“because examination of documentary evidence in
preparation for their Fed.R.Civ.P. 26 Initial Disclosures
revealed information that Defendants want to include and
attach to a future dispositive pleading.”
(Id.). Defendants go on to acknowledge that
“this same information suggests that numerical
representations contained in Defendants' summary judgment
pleadings lack precision and need refined [sic],
though the imprecision neither creates a dispute of material
fact nor triggers the [Act].” (Id.). At the
hearing on Plaintiff's motion for sanctions, counsel for
Defendants admitted their client's numbers were incorrect
when they drafted their summary judgment motion, but any
discrepancies were minor and immaterial and did not come to
their attention until they were able to review the “raw
asks the Court to order Defendants to reimburse
Plaintiff's counsel their reasonable fees and costs
incurred in responding to Defendants' frivolous summary
judgment motion and reply due to the conduct described above.
Plaintiff premises his motion on the Court's inherent
authority to sanction.
well settled that “a court has the inherent authority
to manage judicial proceedings and to regulate the conduct of
those appearing before it, and pursuant to that authority may
impose appropriate sanctions to penalize and discourage
misconduct.” Ramirez v. T&H Lemont, Inc.,
845 F.3d 772, 776 (7th Cir. 2016). A court exercising its
inherent authority to sanction must “find that the
responsible party acted or failed to act with a degree of
culpability that exceeds simple inadvertence or
mistake….” Id. (citations omitted).
Indeed, “[a]ny sanctions imposed pursuant to the
court's inherent authority must be premised on a finding
that the culpable party willfully abused the judicial process
or otherwise conducted the litigation in bad faith.”
Id. (citations omitted). “Bad faith” is
commonly ascribed to intentional actions undertaken to
mislead or fraud the court, such as falsifying evidence or
committing perjury. See, e.g., Secrease v. Western &
Southern Life Ins. Co., 800 F.3d 397 (7th Cir. 2015)
(dismissal upheld as an appropriate sanction for the
plaintiff's falsification of evidence intended to mislead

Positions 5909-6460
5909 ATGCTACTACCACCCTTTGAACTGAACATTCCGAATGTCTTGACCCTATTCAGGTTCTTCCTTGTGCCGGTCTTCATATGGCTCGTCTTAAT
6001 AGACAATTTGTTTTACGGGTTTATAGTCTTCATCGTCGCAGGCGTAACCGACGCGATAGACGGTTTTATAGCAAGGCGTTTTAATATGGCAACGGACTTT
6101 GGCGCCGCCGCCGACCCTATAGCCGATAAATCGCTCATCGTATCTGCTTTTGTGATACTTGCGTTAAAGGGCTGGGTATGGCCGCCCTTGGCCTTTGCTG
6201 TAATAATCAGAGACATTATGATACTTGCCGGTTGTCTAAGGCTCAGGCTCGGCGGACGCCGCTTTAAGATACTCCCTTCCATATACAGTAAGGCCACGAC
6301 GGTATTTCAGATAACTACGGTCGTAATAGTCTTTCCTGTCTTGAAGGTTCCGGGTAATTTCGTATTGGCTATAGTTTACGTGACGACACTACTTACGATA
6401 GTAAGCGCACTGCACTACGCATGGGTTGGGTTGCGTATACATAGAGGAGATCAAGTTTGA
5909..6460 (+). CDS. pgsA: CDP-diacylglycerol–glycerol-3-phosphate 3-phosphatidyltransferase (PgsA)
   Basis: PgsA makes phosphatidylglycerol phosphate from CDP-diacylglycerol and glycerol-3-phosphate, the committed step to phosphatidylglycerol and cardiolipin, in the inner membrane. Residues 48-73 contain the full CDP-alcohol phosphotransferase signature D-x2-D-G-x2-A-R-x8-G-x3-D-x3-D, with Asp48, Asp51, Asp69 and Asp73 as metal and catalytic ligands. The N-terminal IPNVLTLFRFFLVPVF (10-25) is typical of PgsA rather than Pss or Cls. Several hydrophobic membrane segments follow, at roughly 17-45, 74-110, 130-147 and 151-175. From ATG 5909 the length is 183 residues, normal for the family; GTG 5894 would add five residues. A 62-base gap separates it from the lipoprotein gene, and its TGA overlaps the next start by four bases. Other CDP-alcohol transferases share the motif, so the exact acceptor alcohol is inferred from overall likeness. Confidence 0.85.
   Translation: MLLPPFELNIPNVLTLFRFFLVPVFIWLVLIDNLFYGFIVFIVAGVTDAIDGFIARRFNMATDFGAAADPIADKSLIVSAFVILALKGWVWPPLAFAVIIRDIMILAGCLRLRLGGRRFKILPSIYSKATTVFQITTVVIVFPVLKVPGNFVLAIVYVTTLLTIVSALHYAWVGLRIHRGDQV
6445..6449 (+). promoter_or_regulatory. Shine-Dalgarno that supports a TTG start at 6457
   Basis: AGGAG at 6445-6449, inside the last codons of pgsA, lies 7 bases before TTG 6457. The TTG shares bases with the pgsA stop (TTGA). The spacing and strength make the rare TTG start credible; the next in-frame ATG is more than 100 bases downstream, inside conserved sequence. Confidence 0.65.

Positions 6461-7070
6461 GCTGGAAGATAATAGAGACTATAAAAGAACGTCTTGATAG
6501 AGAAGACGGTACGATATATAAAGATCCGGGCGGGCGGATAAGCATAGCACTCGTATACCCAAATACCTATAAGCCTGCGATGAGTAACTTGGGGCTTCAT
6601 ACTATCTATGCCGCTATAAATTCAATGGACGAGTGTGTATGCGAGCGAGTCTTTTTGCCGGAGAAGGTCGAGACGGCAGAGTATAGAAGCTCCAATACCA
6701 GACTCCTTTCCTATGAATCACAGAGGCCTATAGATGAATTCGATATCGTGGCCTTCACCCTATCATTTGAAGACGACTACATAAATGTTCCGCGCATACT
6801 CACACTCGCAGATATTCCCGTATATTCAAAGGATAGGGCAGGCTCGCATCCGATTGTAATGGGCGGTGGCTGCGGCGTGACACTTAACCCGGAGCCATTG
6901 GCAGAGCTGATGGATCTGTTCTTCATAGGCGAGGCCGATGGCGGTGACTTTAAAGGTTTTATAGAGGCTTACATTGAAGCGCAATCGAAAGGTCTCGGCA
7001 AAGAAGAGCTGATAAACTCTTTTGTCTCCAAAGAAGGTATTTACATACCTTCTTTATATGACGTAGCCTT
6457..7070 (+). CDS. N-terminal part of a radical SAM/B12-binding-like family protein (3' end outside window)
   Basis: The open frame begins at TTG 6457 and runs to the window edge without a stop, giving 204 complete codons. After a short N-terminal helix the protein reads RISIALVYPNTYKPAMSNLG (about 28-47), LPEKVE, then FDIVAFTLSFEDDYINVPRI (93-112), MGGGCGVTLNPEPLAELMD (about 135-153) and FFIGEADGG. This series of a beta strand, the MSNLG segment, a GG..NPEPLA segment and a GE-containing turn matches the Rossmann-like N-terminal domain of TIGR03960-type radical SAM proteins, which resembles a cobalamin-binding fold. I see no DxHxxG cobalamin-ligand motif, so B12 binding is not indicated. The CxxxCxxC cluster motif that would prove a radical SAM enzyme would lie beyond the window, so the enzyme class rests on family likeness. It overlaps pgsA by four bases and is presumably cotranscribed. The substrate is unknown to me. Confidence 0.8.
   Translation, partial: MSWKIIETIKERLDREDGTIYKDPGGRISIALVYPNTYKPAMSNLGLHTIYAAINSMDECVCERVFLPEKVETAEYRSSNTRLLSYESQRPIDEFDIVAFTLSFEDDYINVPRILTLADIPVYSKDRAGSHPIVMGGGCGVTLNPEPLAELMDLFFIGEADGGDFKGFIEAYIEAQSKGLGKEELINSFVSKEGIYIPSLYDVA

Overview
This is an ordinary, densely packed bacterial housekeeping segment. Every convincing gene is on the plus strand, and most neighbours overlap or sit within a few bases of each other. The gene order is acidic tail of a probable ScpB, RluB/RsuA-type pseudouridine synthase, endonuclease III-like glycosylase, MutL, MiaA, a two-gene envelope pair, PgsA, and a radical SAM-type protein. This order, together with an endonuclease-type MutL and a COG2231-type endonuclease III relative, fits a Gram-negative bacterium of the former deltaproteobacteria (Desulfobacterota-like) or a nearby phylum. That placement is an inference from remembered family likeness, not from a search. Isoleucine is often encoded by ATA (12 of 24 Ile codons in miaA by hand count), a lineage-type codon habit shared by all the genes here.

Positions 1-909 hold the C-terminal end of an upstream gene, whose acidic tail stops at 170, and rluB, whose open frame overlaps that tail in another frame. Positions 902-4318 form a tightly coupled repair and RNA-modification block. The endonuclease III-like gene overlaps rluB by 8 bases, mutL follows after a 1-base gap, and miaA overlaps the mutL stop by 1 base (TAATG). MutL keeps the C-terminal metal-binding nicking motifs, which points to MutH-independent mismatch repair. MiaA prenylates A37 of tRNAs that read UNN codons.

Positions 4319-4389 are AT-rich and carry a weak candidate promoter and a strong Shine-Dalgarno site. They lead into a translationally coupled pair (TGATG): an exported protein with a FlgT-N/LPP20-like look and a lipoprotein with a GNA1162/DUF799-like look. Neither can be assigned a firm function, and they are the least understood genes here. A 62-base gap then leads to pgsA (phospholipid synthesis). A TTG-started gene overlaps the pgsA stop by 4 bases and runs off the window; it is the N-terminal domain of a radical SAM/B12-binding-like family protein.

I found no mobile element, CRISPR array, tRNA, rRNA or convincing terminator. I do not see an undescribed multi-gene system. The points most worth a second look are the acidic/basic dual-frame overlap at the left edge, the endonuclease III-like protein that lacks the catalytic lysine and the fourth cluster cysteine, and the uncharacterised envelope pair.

the court into granting his request to compel arbitration).
conduct by Defendants at issue here simply does not meet the
high hurdle of “bad faith.” Although Defendants
appear to have acted in a hasty manner in filing papers with
the Court without a thorough review of the data and
calculations on which said papers relied, such hastiness
would have been better addressed by way of a Rule 11 motion
for sanctions. Plaintiff has not sought sanctions by way of
Rule 11 and, at this juncture, has foregone the opportunity
to do so as it is apparent that Rule 11(c)(2)'s
requirements were not met (even if the Court were not to
require strict compliance). See United States v. Rogers
Cartage Co., 794 F.3d 854, 863 (7th Cir. 2015) (Strict
compliance with Rule 11(c)(2) may be excused where there was
substantial compliance, where it was impossible to comply, or
where the party against whom sanctions are sought waived
compliance.). Because the Court finds that Plaintiff has
failed to demonstrate that Defendants acted in bad faith, it
cannot recommend an award of sanctions.
on the foregoing, it is RECOMMENDED that
Plaintiff's Motion for Sanctions (Doc. 26) be
DENIED, and that the Court adopt the
foregoing findings of fact and conclusions of law.
to 28 U.S.C. § 636(b)(1) and SDIL-LR 73.1(b), the
parties shall have fourteen (14) days after service of this
Report and Recommendation to file written objection thereto.
The failure to file a timely objection may result in the
waiver of the right to challenge this Report and
Recommendation before either the District ...